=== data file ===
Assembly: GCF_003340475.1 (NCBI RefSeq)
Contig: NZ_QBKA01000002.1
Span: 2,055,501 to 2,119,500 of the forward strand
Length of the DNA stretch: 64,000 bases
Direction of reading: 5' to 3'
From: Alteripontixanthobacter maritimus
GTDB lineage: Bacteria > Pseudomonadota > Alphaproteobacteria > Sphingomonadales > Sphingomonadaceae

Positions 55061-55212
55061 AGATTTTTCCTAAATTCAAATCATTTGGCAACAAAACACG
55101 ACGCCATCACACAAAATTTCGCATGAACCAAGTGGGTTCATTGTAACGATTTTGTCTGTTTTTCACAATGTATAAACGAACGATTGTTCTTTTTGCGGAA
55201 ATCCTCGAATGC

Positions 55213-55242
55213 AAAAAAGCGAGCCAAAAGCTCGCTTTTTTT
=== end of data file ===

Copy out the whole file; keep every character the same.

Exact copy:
Assembly: GCF_003340475.1 (NCBI RefSeq)
Contig: NZ_QBKA01000002.1
Span: 2,055,501 to 2,119,500 of the forward strand
Length of the DNA stretch: 64,000 bases
Direction of reading: 5' to 3'
From: Alteripontixanthobacter maritimus
GTDB lineage: Bacteria > Pseudomonadota > Alphaproteobacteria > Sphingomonadales > Sphingomonadaceae

Positions 55061-55212
55061 AGATTTTTCCTAAATTCAAATCATTTGGCAACAAAACACG
55101 ACGCCATCACACAAAATTTCGCATGAACCAAGTGGGTTCATTGTAACGATTTTGTCTGTTTTTCACAATGTATAAACGAACGATTGTTCTTTTTGCGGAA
55201 ATCCTCGAATGC

Positions 55213-55242
55213 AAAAAAGCGAGCCAAAAGCTCGCTTTTTTT